Gen Z & Y attitudes to advertisingBy Piers Lee
BVA BDRC recently partnered with the School of Management & Communication at the Republic Polytechnic in Singapore to undertake extensive research to assess the media habits & preferences of Gen Z & Y consumers. From November 2018 to January 2019, we undertook five focus groups (with a diary survey) and 346 quantitative surveys, to assess viewing habits, devices used, the role of TV today, genre preferences, attitudes to advertising, and video gaming behaviour. We report some of the key findings in our “Talking to Generations” Series…
Part 4: Gen Z & Y attitudes to advertising
Consumers want free content, and exposure to advertising is the price they need to pay to get it. Many viewers do seek advertising-free content (such as subscription services like Netflix and HBO) and others install ad blockers, but most will be bombarded by advertising through their increasing consumption of media.
Recent research conducted by BVA BDRC with the Republic Polytechnic on media consumption addressed a range of issues related to advertising.
Thanks to an increase in streaming media, advertising is changing from the traditional 20 or 30 second TV commercial to shorter videos that consumers can choose to skip after a few seconds. This impacts how consumers deal with commercials. The traditional TV commercial, where the consumer has no option to skip, might result in the consumer switching to a task that shifts their attention somewhere else, such as checking their mobile or getting a refreshment.
On the other hand, when a commercial appears on a mobile the viewer generally has the option to skip it after five seconds, and most do. However, our research found that some consumers will give commercials a ‘five second test’ – they will look and listen, and if these five seconds are good enough to hold their attention, they will ‘reward’ the advertiser and watch the whole advert.
Some consumers also recognise that many adverts are becoming ‘good productions’ in themselves. Indeed, with so much investment made in media buying, advertisers are now budgeting for higher quality productions and to attract the best producers and creative agencies.
Ultimately, advertisers need to pull similar levers to media content producers. As we found in our research into general media content preferences, advertising content needs to have a good story and, above all, to be relatable.
We also examined some ‘alternative’ methods to traditional advertising.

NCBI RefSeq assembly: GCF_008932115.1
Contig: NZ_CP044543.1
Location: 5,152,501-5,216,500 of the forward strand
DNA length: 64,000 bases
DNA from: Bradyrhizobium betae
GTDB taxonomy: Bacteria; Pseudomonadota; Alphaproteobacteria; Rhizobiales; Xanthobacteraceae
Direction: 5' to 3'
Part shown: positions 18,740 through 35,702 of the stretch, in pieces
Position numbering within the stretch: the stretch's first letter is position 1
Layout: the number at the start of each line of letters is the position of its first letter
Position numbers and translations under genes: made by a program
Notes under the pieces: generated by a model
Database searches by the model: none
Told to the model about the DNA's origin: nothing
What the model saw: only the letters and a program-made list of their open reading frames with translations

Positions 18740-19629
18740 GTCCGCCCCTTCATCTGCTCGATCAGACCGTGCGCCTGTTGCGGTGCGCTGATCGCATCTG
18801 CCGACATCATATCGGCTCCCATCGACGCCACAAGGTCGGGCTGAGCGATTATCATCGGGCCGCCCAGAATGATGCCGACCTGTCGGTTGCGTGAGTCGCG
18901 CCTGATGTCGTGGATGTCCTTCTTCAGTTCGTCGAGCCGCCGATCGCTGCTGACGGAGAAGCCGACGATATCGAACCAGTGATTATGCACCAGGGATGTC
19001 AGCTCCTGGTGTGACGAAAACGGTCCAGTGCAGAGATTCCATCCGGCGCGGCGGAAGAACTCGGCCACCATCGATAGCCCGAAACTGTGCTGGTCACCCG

One of these, product placement, is becoming more common in films and dramas. People are becoming more aware of product placement as a general practice, and this tends to raise awareness of the products being placed in films and dramas. It can even become a bit of a game for viewers watching content in a group, actively ‘looking out’ for products that have been conspicuously (or not so conspicuously) placed in a film or drama. Clearly, this makes the brand and product more memorable, and similarly to irritating adverts they actually gain higher recall by virtue of their irritation.
Many consumers actively look for advert-free content and are willing to pay for it, but the question is whether producers can guarantee productions free of branded product placements. This is almost impossible to deliver in any modern day drama or TV series – one of the most commonly (yet unintentionally) placed branded products are Apple laptops. They seem to be used more than any other laptop brands in films!
Although product placement will continue, brands will always find new ways to make themselves known through media. One method is for brands to actually create content for themselves. An example would be developing an advertorial into a full blown documentary. Documentaries that feature the story of brands – or ‘getting inside brands’ – can be popular content in their own right. The story of Ikea (‘Flatpack Empire’), or the TV series ‘Megafactories’ (which explores inside the factories of well-known brands) makes for great brand building in its own right. Content like this showcases all of a brand’s products, holds the viewers’ attention for at least thirty minutes, and takes away all the annoyances associated with product placement.
Download the full 'Talking to Generations' Series
For more information on this study, contact:
Piers Lee (Managing Director of BVA BDRC Asia)